HomeOpinionImplications of Meikles’ specification on rule of law

Implications of Meikles’ specification on rule of law

SINCE the appointment of Dr Gono as Governor of the RBZ in December 2003, a number of businesspersons have been specified in terms of the Prevention of Corruption Act.

At the time of his appointment as Governor, it was generally felt in government circles that the economic crisis was largely a direct consequence of corruption and financial indiscipline in the private sector.

The thinking in government was that by using the Prevention of Corruption Act, the economy would rid itself of alleged corruption and in so doing lift the country up. Regrettably this has not happen hence the shift of emphasis to targeted sanctions as the source of the economic and political crisis confronting Zimbabwe.

Notwithstanding the change of focus to sanctions removal, there has not been any fundamental change in thinking on whether in fact victimising businesspersons yielded the kind of results expected. The first victim was ENG Capital and its shareholders. Then came James Makamba, and with him externalisation as a criminal charge worse than murder was born.

Makamba was to languish on remand in custody for about eight months and he was later joined by former Minister of Finance, Dr Chris Kuruneri. Many more were specified and no one has taken stock of the impact of specification on economic performance. With more businesspersons being targeted, the economy continued to nose-dive confirming that all the actions of the state were either misdirected or a genuine attempt to distract attention from the core issues at play.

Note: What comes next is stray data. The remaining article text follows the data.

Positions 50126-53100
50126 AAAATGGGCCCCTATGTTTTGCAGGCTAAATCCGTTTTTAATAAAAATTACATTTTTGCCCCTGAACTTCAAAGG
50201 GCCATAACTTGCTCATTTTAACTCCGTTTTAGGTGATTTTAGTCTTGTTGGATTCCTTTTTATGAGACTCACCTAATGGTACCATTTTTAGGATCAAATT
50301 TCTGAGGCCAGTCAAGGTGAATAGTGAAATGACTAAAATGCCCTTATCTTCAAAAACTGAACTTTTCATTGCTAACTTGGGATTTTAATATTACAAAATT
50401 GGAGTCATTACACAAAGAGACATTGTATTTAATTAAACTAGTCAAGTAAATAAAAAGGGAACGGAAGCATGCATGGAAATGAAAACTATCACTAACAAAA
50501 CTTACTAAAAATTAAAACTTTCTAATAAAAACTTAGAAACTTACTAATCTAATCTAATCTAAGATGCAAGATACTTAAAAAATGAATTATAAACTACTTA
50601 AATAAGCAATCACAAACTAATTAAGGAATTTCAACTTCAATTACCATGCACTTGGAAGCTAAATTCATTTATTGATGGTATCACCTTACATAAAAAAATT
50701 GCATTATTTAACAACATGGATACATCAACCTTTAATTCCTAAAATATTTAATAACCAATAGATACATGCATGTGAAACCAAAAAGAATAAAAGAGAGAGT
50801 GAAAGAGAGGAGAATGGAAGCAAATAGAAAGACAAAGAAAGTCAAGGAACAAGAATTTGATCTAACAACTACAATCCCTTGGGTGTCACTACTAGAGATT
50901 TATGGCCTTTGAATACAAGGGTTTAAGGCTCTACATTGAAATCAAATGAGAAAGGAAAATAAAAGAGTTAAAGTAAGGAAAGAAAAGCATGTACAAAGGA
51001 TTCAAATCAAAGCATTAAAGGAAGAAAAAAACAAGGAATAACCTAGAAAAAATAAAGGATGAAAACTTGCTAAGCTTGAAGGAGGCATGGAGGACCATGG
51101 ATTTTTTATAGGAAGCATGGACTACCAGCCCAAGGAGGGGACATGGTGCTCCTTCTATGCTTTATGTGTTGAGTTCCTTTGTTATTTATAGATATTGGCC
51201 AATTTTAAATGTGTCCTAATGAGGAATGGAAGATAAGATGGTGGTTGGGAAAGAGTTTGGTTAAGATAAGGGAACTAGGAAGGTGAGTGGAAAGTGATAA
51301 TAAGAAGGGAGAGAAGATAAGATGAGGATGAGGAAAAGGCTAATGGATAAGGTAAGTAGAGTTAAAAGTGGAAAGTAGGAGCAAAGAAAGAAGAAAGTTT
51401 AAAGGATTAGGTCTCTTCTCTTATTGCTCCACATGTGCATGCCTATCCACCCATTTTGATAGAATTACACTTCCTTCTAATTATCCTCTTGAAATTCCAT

Although the so-called anti-corruption crusade took a political character with the majority of victims being black, the matter never attracted the attention of political actors in the context of the Sadc-facilitated talks that eventually led to the formation of the inclusive government.

Before the formation of the inclusive government, principal state and political actors were drawn from the same party that shared an ideology that the state can do no wrong. The responsibility for specification was placed on the Minister of Justice, Legal and Parliamentary Affairs, Patrick Chinamasa.